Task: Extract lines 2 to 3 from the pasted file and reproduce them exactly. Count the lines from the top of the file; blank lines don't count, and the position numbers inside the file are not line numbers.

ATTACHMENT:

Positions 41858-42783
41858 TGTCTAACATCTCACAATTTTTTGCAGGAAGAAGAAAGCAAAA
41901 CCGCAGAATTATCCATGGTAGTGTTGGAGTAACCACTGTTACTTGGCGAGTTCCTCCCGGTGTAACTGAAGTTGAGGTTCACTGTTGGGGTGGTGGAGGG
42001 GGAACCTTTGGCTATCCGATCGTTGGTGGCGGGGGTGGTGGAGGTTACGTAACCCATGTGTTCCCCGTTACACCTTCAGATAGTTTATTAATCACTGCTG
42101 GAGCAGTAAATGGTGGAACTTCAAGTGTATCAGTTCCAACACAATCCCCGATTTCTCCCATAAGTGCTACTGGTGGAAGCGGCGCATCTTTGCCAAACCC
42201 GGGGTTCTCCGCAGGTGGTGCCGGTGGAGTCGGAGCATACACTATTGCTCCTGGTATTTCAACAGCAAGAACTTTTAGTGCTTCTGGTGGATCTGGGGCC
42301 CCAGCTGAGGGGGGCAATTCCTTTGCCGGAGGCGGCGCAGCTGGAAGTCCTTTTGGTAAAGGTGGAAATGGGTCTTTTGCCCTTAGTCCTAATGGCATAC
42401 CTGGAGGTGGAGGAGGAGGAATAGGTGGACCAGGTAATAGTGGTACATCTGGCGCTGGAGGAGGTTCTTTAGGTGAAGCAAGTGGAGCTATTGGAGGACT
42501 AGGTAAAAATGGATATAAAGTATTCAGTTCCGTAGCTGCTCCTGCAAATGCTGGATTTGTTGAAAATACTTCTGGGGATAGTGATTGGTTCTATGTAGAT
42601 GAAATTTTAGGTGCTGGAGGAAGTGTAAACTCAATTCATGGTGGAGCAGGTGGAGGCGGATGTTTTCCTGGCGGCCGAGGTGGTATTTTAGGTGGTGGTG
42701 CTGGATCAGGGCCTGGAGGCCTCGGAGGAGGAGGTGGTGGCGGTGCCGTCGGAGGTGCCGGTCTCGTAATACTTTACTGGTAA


41858 TGTCTAACATCTCACAATTTTTTGCAGGAAGAAGAAAGCAAAA
41901 CCGCAGAATTATCCATGGTAGTGTTGGAGTAACCACTGTTACTTGGCGAGTTCCTCCCGGTGTAACTGAAGTTGAGGTTCACTGTTGGGGTGGTGGAGGG